It’s a week before the NAB 2014 trade show and rumors are flying and early product announcements are starting to hit the twitter and blogosphere. Of course this year it’s all about 4K acquisition and every camera manufacturer that hasn’t announced or shown products in that space will do it now. Subscription based Cloud solutions for post production, asset management and dailies review options will be everywhere. And yes, you will see a few people wearing Oculus Rift VR headsets in a few booths flailing their arms around and freeking out and too many 3-axis camera gimbals running around the show floor.
But my personal prediction of the most important and interesting theme I expect to come into focus for those paying attention at NAB 2014 is how our content acquisition and creation tools are going to start to evolve around the exploding market of The Internet of Things - and how I think it will profoundly impact certain roles in film production. When I look into my crystal ball and imagine being on the set in 2015 - I see the biggest potential impact to be on the role of the DIT.
I have said before that after the “lab” has moved onto the set - eventually - the “lab” will be in the camera. Todays most standardized workflows in the industry are very obviously “transitionary” and many feel like a series of “hacks” as opposed to a “thinking outside the box - if it could work way we wanted it to work - what would that look like”. And you will seeds of this at NAB 2014 if you look closely.
In Scott Kirsner’s must-read book INVENTING THE MOVIES - Hollywood’s Epic Battle Between Innovation and the Status Quo, from Thomas Edison to Steve Jobs - Kirsner really drives home how much of a “preservationist” mentality exists in the film industry and how the industry almost sub-consciously works to avoid progress and change. In a tough business to even get into - with someone else always positioning to take your job - taking risks is … well … risky. Nobody gets fired for buying IBM = we have to use the same camera systems and the same workflow we used on the last film.
I’ve often debated how the role of the DIT might shake out and change in the future as technology advances. Michael Cioni, the CEO of LightIron wrote a blog post called The Dit Dilemma where he discusses some thoughts on the what the role of the DIT actually is, and or should be. It’s a bit of a hot button topic to some folks as some productions and producers want to see the role go away all together and almost every post production company is now trying to get a slice of the on-set, near-set dailies creation business, local 600 DITs see their kit-rental rates shrinking, etc.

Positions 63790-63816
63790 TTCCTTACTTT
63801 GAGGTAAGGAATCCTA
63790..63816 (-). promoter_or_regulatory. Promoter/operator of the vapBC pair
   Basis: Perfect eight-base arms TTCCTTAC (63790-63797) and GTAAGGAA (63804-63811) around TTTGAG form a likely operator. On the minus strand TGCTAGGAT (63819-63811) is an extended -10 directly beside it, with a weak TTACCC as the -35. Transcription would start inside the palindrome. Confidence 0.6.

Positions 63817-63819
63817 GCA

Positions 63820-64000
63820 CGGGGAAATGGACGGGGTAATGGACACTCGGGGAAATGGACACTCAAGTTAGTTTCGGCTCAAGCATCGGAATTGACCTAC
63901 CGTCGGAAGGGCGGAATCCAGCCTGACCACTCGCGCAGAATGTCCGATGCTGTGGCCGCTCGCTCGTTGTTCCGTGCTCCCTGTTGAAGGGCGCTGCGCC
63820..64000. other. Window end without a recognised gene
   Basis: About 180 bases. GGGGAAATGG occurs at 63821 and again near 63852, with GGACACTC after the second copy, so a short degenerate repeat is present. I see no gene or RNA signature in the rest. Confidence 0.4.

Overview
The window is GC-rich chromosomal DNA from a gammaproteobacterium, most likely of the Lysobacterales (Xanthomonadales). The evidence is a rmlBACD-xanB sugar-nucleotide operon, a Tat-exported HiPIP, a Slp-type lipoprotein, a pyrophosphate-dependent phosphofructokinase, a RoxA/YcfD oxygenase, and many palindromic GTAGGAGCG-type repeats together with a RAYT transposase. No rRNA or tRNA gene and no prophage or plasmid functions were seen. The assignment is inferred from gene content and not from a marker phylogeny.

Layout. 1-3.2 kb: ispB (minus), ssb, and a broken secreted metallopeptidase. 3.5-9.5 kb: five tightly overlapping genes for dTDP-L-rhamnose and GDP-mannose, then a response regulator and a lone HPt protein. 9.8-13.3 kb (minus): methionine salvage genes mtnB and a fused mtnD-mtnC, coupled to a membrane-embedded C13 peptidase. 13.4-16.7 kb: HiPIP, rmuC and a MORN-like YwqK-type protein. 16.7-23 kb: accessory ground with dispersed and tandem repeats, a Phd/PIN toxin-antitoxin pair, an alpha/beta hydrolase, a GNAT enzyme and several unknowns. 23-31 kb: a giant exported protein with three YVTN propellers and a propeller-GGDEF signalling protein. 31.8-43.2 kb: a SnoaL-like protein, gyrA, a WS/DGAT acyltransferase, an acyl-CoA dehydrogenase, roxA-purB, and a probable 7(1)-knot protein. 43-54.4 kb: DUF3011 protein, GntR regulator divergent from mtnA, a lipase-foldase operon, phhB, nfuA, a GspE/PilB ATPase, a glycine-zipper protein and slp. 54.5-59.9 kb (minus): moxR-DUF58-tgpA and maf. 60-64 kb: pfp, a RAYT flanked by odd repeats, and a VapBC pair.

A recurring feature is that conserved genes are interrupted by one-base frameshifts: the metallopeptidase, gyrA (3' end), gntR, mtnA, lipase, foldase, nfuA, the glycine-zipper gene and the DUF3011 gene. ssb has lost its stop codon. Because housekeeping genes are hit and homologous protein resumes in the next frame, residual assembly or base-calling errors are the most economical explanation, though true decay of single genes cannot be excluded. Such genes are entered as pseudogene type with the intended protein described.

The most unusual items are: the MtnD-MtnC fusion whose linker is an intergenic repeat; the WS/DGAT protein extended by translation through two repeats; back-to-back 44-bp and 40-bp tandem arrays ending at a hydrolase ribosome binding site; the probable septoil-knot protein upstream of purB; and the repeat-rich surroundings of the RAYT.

But, IMO, way too much of the focus on these debates seems to be about who does what with coloring and on-set dailies creation. And those things are, IMO, are VERY weak things to bet your future on because they are about to become functions of the “lab on the camera”. And as great as it is to get paid a high kit rental - it's better to get the jobs and get paid a premium for your EXPERTISE. Especially since the very components of many kits are becoming cheaper and cheaper.
But … before all the DITs reading this start flaming me to death on the internet … there’s another huge opportunity that I think is perfect for DITs to position themselves to facilitate as their roles and necessity evolves. That is an opportunity, IMO, to provide a greater value to the production as the entire process of content creation evolves. And it will evolve - faster now than most people think.
Let’s look back for a moment -
It seems like only yesterday there was a flickering black & white video tap and the only exposure tool a cinematographer had was a light meter and their wisdom. And yes, there are many amazing looking films with tack sharp focus before any AC’s ever had a CineTape or PanaTape or HD monitors. And somehow, someway, we managed to make movies and television shows without 3D LUTs, CDLs, “secondary color correction” and without studio executives watching same-day dailies on their tablets and cell phones. We edited with razor blades and scissors - literally. It’s hard to even believe at one time the state-of-art VFX in movies were all done “in-camera”.
But technology marches forward and things change.
Okay back to the Internet of Things. And 2015. And the DIT.
All those “devices” on the set are going to be connected. Cameras, proxy recorders, audio recorders, media management appliances and applications, video assist, monitoring and review tools.
I have always said “Most Tags Wins”. Meta-Data is the new currency that powers efficiency and facilitates monetization of content. Creating and collecting more tags while content is acquired is a powerful premise.
What if the DIT in 2015 was a combination of a CTO - responsible for the integration and supervision (not necessarily operation) of the various connected devices on the set - and a CIO - where the “I” (information) is all the meta-data created on the set and in the production office?
There will be a cloud on the set. A connected network of devices. It's already starting.
Someone needs to manage the integration of devices and be responsible for the collection, organization and security of collected data - both media and meta-data. In addition to managing the integration of the technology on the set.
Change and disruption are can be both exciting and scary things - but it creates opportunity for those that look a little forward.
See you at NAB 2014.